With a kind of sick fascination, I’m trying to keep track with how rapidly southern Republicans take advantage of yesterday’s Supreme Court decision striking down Section 4 of the Voting Rights Act to restrict the franchise. You’d think after years of claiming that Section 4 and Section 5 were unnecessary, they’d pause a decent interval before proving the point of voting rights advocates that prior review of voting changes in the Deep South were a practical necessity. But oh no, per this AP story from Bill Barrow:
Across the South, Republicans are working to take advantage of a new political landscape after a divided U.S. Supreme Court freed all or part of 15 states, many of them in the old Confederacy, from having to ask Washington’s permission before changing election procedures in jurisdictions with histories of discrimination.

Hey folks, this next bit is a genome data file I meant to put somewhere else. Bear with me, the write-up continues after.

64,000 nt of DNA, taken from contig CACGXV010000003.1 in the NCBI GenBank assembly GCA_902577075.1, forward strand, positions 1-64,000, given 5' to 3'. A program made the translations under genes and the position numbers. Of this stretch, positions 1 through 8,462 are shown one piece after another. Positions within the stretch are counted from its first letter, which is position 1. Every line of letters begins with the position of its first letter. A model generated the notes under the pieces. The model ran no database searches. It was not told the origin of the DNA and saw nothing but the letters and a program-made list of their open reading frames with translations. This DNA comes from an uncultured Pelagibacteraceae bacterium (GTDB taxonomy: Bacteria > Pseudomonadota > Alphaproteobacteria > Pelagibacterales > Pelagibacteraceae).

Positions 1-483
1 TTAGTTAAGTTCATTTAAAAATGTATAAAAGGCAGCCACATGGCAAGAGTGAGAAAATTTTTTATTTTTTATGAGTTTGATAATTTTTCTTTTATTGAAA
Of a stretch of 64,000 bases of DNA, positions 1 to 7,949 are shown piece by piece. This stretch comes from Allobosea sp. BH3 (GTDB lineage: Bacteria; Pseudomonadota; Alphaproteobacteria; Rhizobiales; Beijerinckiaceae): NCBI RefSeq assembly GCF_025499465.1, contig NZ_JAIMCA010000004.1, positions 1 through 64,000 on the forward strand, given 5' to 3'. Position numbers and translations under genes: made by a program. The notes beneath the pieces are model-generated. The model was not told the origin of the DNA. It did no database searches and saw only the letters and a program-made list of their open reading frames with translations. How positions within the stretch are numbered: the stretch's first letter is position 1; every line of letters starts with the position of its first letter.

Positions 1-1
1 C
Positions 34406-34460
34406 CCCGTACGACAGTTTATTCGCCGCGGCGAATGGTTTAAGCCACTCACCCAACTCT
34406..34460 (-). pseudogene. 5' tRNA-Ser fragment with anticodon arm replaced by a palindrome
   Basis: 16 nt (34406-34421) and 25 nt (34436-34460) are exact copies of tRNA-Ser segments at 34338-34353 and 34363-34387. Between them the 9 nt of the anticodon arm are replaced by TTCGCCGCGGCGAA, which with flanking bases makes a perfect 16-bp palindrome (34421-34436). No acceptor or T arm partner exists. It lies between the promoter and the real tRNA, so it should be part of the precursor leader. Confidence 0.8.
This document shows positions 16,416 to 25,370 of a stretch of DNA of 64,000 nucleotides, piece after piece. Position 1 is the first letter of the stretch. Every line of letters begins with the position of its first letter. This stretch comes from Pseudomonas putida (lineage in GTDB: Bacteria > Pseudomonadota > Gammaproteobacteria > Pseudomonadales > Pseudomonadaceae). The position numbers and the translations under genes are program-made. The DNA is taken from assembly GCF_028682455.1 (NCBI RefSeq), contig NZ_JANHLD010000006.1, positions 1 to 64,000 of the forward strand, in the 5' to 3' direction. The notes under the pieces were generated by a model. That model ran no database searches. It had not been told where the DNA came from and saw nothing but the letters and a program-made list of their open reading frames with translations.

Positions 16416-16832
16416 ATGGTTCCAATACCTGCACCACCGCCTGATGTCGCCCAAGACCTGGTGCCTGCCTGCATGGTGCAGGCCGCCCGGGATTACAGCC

After the high court announced its momentous ruling Tuesday, officials in Texas and Mississippi pledged to immediately implement laws requiring voters to show photo identification before getting a ballot. North Carolina Republicans promised they would quickly try to adopt a similar law. Florida now appears free to set its early voting hours however Gov. Rick Scott and the GOP Legislature please. And Georgia’s most populous county likely will use county commission districts that Republican state legislators drew over the objections of local Democrats.
Meanwhile, in Washington, House Majority Leader Eric Cantor was a lonely Republican voice indicating, however nonspecifically, an interest in congressional action to “fix” Section 4. From the House Speaker and the Senate Majority Leader, we’ve heard crickets. And across the South, we’ve heard cheers from Republicans eager to return to a time when the feds didn’t interfere with the sovereign ability of white southerners to decide who was worthy to vote. It’s like watching a tape of the 1965 march across the Edmund Pettis Bridge in Selma in reverse.